Trump calls Saudi crown prince a friend, is silent on Khashoggi

US President Donald Trump with Saudi Arabia's Crown Prince Mohammed bin Salman at a photo session at the G-20 Summit in Osaka on June 28, 2019.
US President Donald Trump with Saudi Arabia's Crown Prince Mohammed bin Salman at a photo session at the G-20 Summit in Osaka on June 28, 2019.PHOTO: EPA

OSAKA (BLOOMBERG, DPA) - US President Donald Trump on Saturday (June 29) praised Saudi Arabia's Crown Prince Mohammed bin Salman for curbing the flow of financing to terror groups, and told reporters the issue of the killing last year of Washington Post columnist Jamal Khashoggi allegedly by the Saudis was raised during the meeting of the two leaders.

"For a long time there were questions about whether Saudi Arabia or other countries were sponsoring terror," Mr Trump said at the start of a meeting with the prince on the sidelines of the Group of 20 (G-20) summit in Osaka, Japan.

"A tremendous effort has been put on to go exact the opposite way. We have a great relationship and that's very important," he said, calling the prince - known as MBS - a "friend of mine".

Alongside combating terror financing, Mr Trump singled out reforms aimed at Saudi women.

"We're trying to do the best for our country," MBS responded, adding "it's a long journey. We need to do more."

The men were expected to discuss regional stability, a US official said ahead of the meeting. Mr Trump and MBS spoke earlier this month by phone, largely about Iran, and Mr Khashoggi did not come up, Mr Trump told NBC's Chuck Todd in an interview after the call.

Mr Trump has made Saudi Arabia the centrepiece of his Middle East strategy of isolating Iran, hosting Prince Mohammed in the Oval Office months after his inauguration, promising hundreds of billions of dollars in weapons sales to the kingdom and making his first trip abroad as president to Riyadh, where he took part in a ceremonial sword dance.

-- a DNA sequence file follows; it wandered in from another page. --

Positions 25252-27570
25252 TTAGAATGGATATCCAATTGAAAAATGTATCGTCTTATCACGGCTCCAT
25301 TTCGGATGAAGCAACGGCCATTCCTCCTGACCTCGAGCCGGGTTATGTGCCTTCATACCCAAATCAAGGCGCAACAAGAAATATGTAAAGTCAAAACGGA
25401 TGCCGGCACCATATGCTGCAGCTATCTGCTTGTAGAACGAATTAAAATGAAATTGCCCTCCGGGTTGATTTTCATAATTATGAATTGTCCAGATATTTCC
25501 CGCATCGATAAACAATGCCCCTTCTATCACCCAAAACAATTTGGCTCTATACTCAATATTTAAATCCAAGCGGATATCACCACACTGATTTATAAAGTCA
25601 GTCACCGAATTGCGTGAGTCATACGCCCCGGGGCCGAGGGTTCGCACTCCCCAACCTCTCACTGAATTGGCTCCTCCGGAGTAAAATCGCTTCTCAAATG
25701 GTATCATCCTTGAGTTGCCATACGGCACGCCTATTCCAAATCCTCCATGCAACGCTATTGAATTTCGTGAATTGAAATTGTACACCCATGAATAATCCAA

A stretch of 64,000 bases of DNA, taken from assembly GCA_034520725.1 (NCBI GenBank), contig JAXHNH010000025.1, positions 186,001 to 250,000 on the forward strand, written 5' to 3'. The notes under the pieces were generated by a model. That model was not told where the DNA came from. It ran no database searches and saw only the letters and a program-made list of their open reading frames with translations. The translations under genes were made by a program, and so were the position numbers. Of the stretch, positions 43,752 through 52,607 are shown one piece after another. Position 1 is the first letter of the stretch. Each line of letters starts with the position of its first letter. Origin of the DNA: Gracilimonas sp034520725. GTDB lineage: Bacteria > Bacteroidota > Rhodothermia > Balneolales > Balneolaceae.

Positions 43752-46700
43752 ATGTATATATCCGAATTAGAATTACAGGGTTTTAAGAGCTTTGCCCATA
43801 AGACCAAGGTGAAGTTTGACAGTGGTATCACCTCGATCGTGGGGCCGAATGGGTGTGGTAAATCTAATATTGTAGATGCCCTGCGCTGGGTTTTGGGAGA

Still, the meeting comes just over a week after the Senate voted to block arms sales to the kingdom. Republicans and Democrats have demanded greater scrutiny of Saudi Arabia over the military campaign it's leading in Yemen's civil war and over the killing of Mr Khashoggi by Saudi agents.

Mr Trump did not answer a shouted question about Mr Khashoggi from a reporter at the start of his MBS meeting. But the president later told reporters he "did mention it to him very strongly" during his meeting with the crown prince.

While MBS has denied any role in the death of Mr Khashoggi - the former government insider and MBS critic who was killed and dismembered in October after entering the Saudi consulate in Istanbul - a United Nations expert assigned to investigate the circumstances has recommended probing the crown prince's possible involvement.

The Washington Post has reported the Central Intelligence Agency concluded the crown prince ordered the execution.

The meeting also comes days after Mr Trump's son-in-law Jared Kushner convened a workshop in Bahrain of representatives of Gulf nations including the Saudis to present a US$50 billion (S$67.64 billion) economic plan aimed at enticing Palestinians to reach a peace agreement with Israel. The Palestinians boycotted the meeting.

Saudi Arabia has joined the US in pushing for a firm stance against Iran after a recent spate of attacks on tankers and oil installations in the Gulf.

While the UK, Germany and Saudi Arabia have agreed that Iran was probably behind the attacks, other US allies have stopped short of publicly blaming the Islamic Republic.

The US is trying to rally countries to its side at the United Nations, where most members blame Mr Trump's administration for stoking tensions by abandoning the multinational nuclear deal with Iran last year and applying renewed sanctions on the Iranian economy.